Cecily Brown - Contemporary Art Part I New York Thursday, May 17, 2007 | Phillips

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  • Provenance

    Gagosian Gallery, New York

  • Literature

    A. Lindemann, Collecting Contemporary, Cologne/New York, 2006, p. 65 (illustrated)

  • Catalogue Essay

    “My male painter friends who are a bit older tell me I’m lucky. They say they spent their art school years trying to paint de Koonings, but they could never get away with what I did. As white American males they couldn’t paint like an Abstract Expressionist because it was too close, too recent, too American and too macho, but as an English girl I could.” (Cecily Brown in an interview with R. Enright, “Paint Whisperer: An Interview with Cecily Brown”, Border Crossings, Volume 4, No. 1, Issue No. 93, p. 40).

    By evoking the figurative in deliberate brushstrokes, Cecily Brown harkens to 19th century and Baroque painterly traditions—Romantic ideals of constructing canvases-- to act as a ‘carpenter’ in combining narrative with the abstract. The artist is comfortable incorporating a wide range of visual sources. In the present lot, Black Painting No. 6, from 2003, a quiet domestic activity of a nude reclining in repose, lays witness to the artist’s employment of sexual suggestion, a tendency many critics have noted in her body of work at large. Navigating through combinations of expression, the artist does not refrain from improvisation despite her heavily worked canvas. At once hectic and controlled, Brown’s painting understands the need to rely on the intuitive nature of the medium she employs. What we see is at once rooted in the art historical canons from which she finds inspiration and her own reliance on creativity.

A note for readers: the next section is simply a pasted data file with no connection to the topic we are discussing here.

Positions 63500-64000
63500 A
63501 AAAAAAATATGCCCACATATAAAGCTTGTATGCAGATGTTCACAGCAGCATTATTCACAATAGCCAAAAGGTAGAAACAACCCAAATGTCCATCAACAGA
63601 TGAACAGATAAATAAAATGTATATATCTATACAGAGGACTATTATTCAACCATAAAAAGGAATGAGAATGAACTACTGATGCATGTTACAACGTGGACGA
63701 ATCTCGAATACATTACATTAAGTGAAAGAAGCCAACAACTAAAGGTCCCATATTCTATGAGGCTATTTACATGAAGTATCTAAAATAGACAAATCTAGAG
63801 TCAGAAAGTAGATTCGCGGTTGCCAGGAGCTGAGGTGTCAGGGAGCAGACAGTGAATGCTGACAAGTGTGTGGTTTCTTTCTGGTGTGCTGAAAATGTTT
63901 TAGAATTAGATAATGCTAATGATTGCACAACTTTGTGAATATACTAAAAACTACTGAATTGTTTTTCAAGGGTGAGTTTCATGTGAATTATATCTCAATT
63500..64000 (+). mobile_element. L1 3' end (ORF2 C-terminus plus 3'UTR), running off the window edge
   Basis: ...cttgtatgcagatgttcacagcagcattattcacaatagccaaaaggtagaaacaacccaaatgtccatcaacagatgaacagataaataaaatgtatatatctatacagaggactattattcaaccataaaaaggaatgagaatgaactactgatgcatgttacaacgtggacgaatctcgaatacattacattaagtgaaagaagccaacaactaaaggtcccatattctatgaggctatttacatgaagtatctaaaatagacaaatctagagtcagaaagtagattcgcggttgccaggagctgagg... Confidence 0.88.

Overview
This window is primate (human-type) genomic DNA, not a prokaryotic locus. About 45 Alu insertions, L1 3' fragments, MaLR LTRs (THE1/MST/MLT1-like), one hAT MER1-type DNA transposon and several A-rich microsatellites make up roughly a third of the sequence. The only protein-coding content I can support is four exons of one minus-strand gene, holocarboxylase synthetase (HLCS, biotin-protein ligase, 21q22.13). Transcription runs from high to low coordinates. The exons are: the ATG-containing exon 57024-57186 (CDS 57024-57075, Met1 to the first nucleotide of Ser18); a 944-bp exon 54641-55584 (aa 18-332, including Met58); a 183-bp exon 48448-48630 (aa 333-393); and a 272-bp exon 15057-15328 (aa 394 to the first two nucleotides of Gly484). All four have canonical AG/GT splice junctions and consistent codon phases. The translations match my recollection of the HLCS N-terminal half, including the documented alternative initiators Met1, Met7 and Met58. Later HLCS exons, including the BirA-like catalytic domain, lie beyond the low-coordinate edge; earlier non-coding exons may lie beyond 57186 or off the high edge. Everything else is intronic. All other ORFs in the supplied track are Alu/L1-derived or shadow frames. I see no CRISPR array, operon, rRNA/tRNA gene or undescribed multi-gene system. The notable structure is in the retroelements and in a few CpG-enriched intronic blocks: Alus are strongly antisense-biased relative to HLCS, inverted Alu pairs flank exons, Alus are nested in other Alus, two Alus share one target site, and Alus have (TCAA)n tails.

Black Painting No. 6

Oil on linen.
48 x 50 in. (121.9 x 127 cm).
Signed and dated “Cecily Brown 2003” on the reverse.

$300,000 - 400,000 

Sold for $992,000

Contemporary Art Part I

17 May 2007
7pm New York